UNSUNG HERO – DOM SULLIVAN

Dom Sullivan was a highly coveted player during his time at Clyde in the early 1970’s, when the ‘Bully Wee’ were a Scottish top division side and Sullivan was their prized asset. Several English sides were rumoured to be pursuing his signature, especially Leeds United, then under the management of the great Don Revie.

However, no big move down south ever came Dom’s way but in 1976 Clyde sold him to Aberdeen for £50,000 in a bid to stave off their financial problems at that time. He was an immediate hit at Pittodrie and helped Aberdeen lift the League Cup in 1976 when they spectacularly beat Rangers 5-1 in the semi and then Celtic 2-1 in the final.

Sullivan gave good service to Aberdeen but by October 1979 Alex Ferguson had taken over at Pittodrie and, after a fall out between the two, Dom joined his boyhood idols Celtic for an £80,000 fee. There had been speculation for years that Celtic were interested in Dom, going back to his days at Shawfield, but he eventually got the move he desired. He made a memorable debut when Celtic beat Rangers 1-0 on 27th October 1979, courtesy of a Roddy MacDonald header, but struggled with injuries for the rest of the season and had the huge disappointment of missing the 1980 Scottish Cup final win at Hampden against Rangers.

The 1980-81 and 1981-82 seasons were to be Dom’s best period at the club. The midfield trio of Dom, Murdo MacLeod and Tommy Burns turned in tremendously consistent performances over that period which saw Celtic rated as the most entertaining team in Scotland. The league championship was won on both occasions which was deserved reward for a Celtic side who were the best in the country, and highest goal scorers, at a time when Scottish football was held in very high regard.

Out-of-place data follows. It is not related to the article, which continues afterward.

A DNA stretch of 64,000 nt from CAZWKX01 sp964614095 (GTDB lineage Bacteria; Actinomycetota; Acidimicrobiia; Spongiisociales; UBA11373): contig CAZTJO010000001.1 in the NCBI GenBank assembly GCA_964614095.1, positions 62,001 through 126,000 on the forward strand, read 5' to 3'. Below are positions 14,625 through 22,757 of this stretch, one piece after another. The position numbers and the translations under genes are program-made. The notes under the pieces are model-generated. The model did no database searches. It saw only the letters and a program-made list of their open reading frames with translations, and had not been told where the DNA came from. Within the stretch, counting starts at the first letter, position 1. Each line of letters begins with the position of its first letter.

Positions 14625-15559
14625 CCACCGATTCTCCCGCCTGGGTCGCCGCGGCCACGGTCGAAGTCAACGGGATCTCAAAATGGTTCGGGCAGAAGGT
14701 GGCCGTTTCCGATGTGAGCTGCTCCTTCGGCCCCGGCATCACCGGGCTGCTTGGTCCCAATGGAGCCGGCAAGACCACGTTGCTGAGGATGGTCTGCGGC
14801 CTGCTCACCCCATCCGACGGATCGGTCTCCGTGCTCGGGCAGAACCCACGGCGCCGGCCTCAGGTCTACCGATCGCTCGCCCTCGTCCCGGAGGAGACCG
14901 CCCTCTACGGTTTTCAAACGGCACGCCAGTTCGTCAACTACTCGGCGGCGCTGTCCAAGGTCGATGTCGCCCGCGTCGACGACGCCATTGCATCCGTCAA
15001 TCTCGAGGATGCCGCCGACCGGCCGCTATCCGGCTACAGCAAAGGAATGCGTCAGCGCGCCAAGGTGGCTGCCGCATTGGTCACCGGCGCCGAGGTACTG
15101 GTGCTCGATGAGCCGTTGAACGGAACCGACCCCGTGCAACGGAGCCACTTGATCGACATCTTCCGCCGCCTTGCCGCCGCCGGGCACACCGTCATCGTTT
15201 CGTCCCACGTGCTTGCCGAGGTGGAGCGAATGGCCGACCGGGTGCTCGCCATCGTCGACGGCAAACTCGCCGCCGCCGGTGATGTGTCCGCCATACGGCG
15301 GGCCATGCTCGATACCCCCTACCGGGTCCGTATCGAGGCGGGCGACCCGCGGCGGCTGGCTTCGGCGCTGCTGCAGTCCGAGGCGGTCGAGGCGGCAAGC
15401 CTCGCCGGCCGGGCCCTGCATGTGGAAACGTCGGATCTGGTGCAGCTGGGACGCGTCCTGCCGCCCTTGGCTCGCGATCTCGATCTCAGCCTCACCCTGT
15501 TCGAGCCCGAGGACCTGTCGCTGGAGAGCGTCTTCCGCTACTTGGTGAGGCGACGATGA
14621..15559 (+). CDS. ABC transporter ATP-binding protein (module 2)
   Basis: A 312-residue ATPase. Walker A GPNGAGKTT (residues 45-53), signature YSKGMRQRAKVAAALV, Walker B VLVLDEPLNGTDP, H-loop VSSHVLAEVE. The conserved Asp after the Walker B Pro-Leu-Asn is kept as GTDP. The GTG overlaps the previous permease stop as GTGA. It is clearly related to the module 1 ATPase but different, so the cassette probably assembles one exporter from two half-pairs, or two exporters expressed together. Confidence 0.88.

Dom linked well on the right flank with Danny McGrain and Davie Provan, with all three combining to great effect, so much so that Tommy Burns was said to have complained that too much of Celtic’s play was concentrated on the right flank with that trio’s involvement. McGrain and Provan were high profile international players but Dom was content to keep a lower profile whilst still making his own important contribution to Celtic’s consecutive title successes.

Sullivan’s main assets were his passing ability and unselfish running off the ball, which greatly benefited his team mates but often went unnoticed by Celtic fans and football writers. He wasn’t a notable goal scorer but he is remembered for scoring several memorable goals. In August 1980 he lashed in a vital long range equaliser against Stirling Albion in the League Cup; in January 1981 he finished off a marvellous three man move against Hearts at Tynecastle; and in March 1982 he scored a fine volley in a Celtic’s impressive 5-2 victory at Love Street against St Mirren.

Dom wasn’t noted for his tackling but he didn’t have to be physical in team which included Danny McGrain, Roy Aitken and Murdo MacLeod. He was very much a creative player and this Celtic team is fondly remembered for upholding the great Celtic tradition of attacking, entertaining football that the club is famed for. He also had an excellent temperament and gave an experienced lead on the field of play to the younger players around him such as Mark Reid, Charlie Nicholas and Danny Crainie.

By the beginning of the 1982-83 season the brilliantly talented Paul McStay broke through into the first team, in the number 8 shorts, at Dom’s expense. This meant that he was used sparingly in his last season before moving on in the summer of 1983.

Dom Sullivan was only at Parkhead for four seasons but played a major part in a terrific Celtic side which is still fondly remembered by the supporters of the period, who had the pleasure of watching them play.

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